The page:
This is the 16-year old New Jersey high school student who recorded his history teacher telling the class, among other things, that they belong in Hell if they don't accept Jesus Christ as their savior. So, we knew he was badass from the earlier coverage, and just by definition, but I didn't realize until I looked into it further this morning the degree to which he's exposed himself by taking on this fight. And I hadn't listened to the recordings, so I didn't realize how fearlessly he confronted his teacher on the hypocrisy of a loving, merciful God that cannot tolerate dissent. "Why would a loving God give up on someone after just one lifetime?...As a parent, if your child did something wrong, would you throw them in an oven and leave them there forever?" BADASS. He should join Carlton Pearson's church.

To me, the fact that LaClair's classmates and community don't support him strengthens his claim that without the recordings he would never have persuaded the school, district, and community that Paszkiewicz was doing something wrong. I mean, the man is teaching an 11th-grade history course about the US Constitution, and he says the following:

[God] did everything in his power to make sure that you could go to heaven, so much so that he took your sins on his own body, suffered your pains for you, and he's saying, 'Please, accept me, believe.' If you reject that, you belong in hell....If you reject his gift of salvation, then you're going where you belong.''

Yeah. People are defending that. Now, to be fair, Paszkiewiscz makes one (1) feeble attempt (on the NYT recordings at least) to say that this is his belief, and he makes a couple of references to interpretation of scripture being "your prerogative," which is good. But he still presents salvation, the sacrifice of Jesus, and the condemnation of the unsaved to hell as incontrovertible facts. Not so good.

Other highlights include the penetrating distinction that "Scriptures aren't religion," by way of arguing that all Christian religions believe in one book, "The Bible -- you should be able to bring that into the classroom and read it."

Another hilarious moment: Paszkiewicz asks the class, sarcastically, if "anyone ever observed" the evolution of simple life forms to complex life forms, like it's a ridiculous notion. Then he goes on to say, sarcastically again, "You can collect some data...like the fossil record." ....hmm. Yeah, that pesky fossil record, with its overwhelming mountain of observed data supporting evolution. Oh, also comparative anatomy, molecular genetics, geographical distribution...there's some observation going on. But, damn, scientists can't prove that life spontaneously generates, and they can't repeat it in experimental conditions, so it can't be a scientific fact! Wait, whoops, that's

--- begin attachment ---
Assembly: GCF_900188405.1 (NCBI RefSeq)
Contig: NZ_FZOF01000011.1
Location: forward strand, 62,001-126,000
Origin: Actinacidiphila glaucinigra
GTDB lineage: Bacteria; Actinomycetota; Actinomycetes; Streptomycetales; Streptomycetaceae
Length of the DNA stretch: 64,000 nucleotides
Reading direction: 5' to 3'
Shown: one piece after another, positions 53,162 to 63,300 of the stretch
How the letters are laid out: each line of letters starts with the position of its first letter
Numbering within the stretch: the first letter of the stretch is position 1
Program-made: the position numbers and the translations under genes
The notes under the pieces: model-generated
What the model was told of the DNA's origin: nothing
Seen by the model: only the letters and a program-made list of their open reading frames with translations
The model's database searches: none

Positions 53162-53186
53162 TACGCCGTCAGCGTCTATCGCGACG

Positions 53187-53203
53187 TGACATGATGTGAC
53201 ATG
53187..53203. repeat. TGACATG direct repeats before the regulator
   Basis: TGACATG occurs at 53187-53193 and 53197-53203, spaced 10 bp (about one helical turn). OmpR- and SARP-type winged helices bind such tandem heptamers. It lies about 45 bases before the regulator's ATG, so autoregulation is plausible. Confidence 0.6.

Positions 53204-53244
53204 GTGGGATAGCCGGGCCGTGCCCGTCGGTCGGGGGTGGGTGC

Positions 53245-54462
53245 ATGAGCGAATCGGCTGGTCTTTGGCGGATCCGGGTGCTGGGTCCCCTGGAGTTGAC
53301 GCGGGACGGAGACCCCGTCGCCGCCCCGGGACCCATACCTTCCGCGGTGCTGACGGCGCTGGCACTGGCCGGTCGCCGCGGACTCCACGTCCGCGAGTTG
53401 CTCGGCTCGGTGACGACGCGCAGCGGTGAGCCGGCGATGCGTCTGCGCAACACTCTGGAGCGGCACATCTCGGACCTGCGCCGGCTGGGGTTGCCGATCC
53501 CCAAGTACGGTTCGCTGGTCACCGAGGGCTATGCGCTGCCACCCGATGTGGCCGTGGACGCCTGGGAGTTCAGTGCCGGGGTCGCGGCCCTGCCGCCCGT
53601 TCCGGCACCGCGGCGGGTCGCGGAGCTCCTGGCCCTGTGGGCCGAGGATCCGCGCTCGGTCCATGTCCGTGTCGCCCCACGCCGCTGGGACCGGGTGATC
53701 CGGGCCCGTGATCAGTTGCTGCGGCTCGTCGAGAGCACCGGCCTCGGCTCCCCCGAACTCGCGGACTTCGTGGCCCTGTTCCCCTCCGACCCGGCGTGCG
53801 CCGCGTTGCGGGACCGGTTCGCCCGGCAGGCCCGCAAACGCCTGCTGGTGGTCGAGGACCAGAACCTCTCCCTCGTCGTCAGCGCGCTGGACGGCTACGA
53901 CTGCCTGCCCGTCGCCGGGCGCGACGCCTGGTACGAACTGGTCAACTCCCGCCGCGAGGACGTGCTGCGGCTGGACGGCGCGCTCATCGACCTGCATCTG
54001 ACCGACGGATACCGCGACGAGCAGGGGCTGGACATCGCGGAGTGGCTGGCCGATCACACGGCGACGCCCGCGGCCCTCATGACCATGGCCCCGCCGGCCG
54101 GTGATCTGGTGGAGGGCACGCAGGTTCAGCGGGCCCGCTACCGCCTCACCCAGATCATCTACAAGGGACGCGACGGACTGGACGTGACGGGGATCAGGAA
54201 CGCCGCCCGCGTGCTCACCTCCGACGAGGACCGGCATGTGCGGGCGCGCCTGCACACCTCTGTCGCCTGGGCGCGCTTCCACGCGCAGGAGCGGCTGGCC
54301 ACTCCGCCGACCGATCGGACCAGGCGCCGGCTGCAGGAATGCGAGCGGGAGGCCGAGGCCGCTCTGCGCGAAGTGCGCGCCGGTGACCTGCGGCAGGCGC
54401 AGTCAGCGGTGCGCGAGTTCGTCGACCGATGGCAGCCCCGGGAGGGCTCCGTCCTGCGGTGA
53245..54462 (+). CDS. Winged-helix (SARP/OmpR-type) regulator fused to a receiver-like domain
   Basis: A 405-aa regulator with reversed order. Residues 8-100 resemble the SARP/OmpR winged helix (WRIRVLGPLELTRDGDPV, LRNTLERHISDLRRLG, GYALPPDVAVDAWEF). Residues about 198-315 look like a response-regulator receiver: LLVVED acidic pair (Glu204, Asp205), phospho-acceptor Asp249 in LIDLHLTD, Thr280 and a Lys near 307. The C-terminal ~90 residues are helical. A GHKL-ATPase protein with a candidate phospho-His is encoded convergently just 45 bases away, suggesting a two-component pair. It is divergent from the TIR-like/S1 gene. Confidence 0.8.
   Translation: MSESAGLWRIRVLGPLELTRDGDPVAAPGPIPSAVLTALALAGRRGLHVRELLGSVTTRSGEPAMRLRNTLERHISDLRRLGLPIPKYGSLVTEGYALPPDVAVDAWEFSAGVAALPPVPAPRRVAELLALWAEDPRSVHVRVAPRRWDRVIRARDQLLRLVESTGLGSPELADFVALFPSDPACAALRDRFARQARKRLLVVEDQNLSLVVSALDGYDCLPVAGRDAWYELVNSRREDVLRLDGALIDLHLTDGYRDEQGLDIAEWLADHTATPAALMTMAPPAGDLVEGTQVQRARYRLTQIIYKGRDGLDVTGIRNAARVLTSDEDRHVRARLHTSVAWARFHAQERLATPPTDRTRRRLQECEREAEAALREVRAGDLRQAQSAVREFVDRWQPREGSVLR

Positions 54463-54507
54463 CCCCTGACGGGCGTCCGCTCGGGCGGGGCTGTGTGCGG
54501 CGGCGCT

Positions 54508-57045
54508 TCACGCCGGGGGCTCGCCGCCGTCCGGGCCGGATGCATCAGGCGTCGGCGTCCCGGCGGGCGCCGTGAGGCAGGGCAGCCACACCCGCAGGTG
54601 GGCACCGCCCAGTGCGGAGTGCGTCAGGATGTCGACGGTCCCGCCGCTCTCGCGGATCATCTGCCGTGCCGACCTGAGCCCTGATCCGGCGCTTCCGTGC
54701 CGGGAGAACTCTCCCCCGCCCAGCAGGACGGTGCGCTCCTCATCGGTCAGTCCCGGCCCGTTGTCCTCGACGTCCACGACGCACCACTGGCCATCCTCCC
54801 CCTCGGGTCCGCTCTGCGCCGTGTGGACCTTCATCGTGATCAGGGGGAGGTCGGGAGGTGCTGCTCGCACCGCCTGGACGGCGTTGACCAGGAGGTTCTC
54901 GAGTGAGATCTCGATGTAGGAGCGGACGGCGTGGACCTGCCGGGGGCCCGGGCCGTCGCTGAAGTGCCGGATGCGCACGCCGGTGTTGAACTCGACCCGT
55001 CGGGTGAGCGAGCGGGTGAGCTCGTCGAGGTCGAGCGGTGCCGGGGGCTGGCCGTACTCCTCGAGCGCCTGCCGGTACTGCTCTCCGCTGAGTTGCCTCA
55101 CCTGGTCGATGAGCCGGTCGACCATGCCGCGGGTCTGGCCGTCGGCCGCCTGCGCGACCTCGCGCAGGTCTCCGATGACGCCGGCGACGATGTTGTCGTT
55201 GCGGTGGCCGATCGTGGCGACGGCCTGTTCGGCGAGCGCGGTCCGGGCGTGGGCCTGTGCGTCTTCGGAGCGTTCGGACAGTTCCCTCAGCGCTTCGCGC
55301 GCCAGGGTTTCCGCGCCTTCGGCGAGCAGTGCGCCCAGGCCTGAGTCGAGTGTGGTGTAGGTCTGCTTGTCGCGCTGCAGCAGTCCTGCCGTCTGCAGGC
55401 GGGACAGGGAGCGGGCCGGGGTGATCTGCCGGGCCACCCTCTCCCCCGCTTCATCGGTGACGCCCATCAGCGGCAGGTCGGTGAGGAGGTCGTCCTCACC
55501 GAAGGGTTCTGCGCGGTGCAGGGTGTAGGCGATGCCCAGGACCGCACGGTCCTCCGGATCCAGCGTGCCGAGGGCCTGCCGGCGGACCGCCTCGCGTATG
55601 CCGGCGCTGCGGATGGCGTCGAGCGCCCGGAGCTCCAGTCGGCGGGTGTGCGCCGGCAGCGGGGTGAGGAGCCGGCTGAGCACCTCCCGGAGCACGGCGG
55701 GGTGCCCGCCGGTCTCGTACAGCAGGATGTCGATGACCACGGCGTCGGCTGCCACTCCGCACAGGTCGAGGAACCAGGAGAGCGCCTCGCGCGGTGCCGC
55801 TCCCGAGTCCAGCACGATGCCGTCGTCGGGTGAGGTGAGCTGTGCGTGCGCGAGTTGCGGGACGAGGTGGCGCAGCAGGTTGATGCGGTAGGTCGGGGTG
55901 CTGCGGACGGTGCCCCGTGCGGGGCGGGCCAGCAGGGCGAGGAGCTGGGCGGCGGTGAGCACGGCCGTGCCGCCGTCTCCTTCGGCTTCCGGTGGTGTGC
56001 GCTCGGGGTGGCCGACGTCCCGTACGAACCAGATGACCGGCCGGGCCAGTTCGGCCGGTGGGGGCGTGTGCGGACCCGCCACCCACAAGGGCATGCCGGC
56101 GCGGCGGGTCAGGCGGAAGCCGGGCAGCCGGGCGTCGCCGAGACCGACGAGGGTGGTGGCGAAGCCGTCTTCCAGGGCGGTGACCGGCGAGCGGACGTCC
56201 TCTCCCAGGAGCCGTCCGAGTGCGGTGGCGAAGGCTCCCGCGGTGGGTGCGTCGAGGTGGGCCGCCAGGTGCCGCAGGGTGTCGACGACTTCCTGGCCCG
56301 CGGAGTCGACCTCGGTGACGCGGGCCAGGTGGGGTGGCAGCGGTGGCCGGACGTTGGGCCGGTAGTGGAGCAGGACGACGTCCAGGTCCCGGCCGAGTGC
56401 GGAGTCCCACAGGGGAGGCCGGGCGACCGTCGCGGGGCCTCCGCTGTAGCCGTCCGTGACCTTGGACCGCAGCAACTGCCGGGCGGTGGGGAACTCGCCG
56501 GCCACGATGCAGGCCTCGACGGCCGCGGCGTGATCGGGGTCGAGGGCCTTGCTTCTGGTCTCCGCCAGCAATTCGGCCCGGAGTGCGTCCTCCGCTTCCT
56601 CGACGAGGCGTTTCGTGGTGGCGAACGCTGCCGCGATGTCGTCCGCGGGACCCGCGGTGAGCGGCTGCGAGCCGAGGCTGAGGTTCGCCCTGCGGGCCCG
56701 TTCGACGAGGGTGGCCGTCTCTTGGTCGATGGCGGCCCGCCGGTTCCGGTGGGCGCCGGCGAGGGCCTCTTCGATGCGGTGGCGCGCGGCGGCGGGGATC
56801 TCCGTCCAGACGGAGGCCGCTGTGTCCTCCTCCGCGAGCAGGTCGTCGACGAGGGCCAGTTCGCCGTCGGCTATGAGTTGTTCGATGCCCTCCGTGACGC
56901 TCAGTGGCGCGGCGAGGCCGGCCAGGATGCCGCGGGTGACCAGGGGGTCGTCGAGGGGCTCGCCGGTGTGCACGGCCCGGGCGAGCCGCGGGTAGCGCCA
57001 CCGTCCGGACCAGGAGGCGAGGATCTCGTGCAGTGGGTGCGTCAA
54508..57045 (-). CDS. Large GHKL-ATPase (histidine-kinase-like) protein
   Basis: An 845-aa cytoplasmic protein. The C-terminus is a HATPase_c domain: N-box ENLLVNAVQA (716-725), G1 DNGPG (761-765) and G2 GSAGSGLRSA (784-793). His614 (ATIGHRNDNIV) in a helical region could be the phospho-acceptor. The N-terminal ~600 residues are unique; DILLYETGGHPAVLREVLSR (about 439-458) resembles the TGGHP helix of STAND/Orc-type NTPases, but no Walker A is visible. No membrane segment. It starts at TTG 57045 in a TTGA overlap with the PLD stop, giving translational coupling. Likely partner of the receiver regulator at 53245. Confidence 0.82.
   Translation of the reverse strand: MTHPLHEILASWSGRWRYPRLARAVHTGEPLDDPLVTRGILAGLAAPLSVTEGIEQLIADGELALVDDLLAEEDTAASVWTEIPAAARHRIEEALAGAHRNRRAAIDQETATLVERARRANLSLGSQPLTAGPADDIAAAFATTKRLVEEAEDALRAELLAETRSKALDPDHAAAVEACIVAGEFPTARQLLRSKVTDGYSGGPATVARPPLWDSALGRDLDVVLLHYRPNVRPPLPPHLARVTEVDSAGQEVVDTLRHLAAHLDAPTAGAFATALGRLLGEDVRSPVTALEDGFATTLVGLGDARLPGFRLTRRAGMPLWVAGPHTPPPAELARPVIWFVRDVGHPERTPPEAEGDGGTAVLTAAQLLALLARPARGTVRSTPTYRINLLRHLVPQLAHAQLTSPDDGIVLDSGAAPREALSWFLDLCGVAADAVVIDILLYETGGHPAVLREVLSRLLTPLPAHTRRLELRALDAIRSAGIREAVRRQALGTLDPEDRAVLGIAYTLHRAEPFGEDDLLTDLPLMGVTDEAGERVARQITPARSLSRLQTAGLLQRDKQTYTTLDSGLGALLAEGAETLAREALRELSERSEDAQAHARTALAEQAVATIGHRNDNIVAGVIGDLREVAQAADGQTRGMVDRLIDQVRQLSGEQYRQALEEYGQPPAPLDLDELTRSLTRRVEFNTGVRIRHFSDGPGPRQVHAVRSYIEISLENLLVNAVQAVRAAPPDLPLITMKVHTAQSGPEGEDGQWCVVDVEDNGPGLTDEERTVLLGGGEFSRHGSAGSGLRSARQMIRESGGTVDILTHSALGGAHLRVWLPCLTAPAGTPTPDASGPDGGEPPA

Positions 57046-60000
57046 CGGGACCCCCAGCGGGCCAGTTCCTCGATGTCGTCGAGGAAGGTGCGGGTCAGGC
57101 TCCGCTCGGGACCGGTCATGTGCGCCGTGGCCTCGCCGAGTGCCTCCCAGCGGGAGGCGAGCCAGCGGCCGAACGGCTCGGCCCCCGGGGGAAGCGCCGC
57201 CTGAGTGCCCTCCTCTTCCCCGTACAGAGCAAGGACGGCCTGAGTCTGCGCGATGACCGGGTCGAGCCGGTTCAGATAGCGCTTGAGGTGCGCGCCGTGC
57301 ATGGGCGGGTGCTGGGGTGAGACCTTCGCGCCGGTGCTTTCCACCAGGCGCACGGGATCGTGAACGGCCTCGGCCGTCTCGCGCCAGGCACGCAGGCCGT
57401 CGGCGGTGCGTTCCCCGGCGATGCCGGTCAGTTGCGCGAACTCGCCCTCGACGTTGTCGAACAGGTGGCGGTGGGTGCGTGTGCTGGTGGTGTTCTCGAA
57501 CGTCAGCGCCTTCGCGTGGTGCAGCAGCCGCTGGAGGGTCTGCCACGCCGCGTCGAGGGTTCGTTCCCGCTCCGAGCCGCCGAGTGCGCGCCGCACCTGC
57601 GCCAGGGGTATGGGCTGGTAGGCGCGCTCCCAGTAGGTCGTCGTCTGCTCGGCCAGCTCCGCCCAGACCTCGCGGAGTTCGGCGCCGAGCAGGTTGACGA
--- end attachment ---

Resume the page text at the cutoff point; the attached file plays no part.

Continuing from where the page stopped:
completely wrong because they can and have. It's one thing to present the scientific argument for evolution in an unbiased manner, then express your belief in another explanation of life, but lying about what's out there is just a shameful, criminal action from any teacher, especially a public school teacher.

Also good: Paskiewicz distinguishes faith from blind belief, saying that his faith is "rooted and grounded in Scripture" because of "Prophecy," which came true. What's his example? Moses says in Genesis (right) that Israel would endure 400 years of slavery, and, lo and behold, it happened!...When? In the next book of the Bible. Not really a prophecy so much as a clunky piece of foreshadowing.

I was disappointed to see that the most aggressive response from the school district was to ban unauthorized recording in class...which, okay, that's fine, but isn't there a larger problem here? If students have to surreptitiously record their teachers in order to fix drastic Constitutional problems with the curriculum, maybe the district can do better than a memo and some teacher education. Here's some evidence that they're on the wrong track. Paszkiewicz recently compared global warming scientists to Hitler repeating a lie often enough that people believe it. The school board's lawyer reported that the board didn't investigate the report (???) because the comment wasn't religious and didn't break any kind of law.

Um. I don't know where to start with that. He didn't break a law (assuming New Jersey doesn't have a statute requiring public school teachers to represent scientific and historical truth to the best of their ability). But come on, you've got recordings of this guy endangering your school district by violating the Constitution in a class about the Constitution, and you didn't feel the need to investigate an incident wherein that same teacher discredits science some more?

Leaving aside the wildly inappropriate nature of the Hitler analogy, global warming isn't a lie -- calling it one is. Also, much as we might like to believe it, Hitler's use of the "big lie" theory is widely misinterpreted. In
Mein Kampf, Hitler attributed the "big lie" strategy to a conspiracy of Jews in media, bent on convincing the German people that they lost World War I (they did). Goebbels later appropriated it for his attacks on Churchill's "Lie Factory." So, Nazi leaders obviously believed in the effectiveness of the "Big Lie," and it may seem like the "Big Lie" concept played an obvious role in Hitler's propoganda strategy, but that latter point hasn't been substantiated. So, giving Paszkiewiscz the benefit of the doubt, we'll assume that he's not implicitly associating global warming scientists with an evil conspiracy of "Big Lie"-telling Jews. Instead, we'll just assume that he's adopting the common "Big Lie" myth that surrounds Hitler, and he's ignorant of WWII/Holocaust history.

That's cool, though, it's not like he's a history teacher or anything.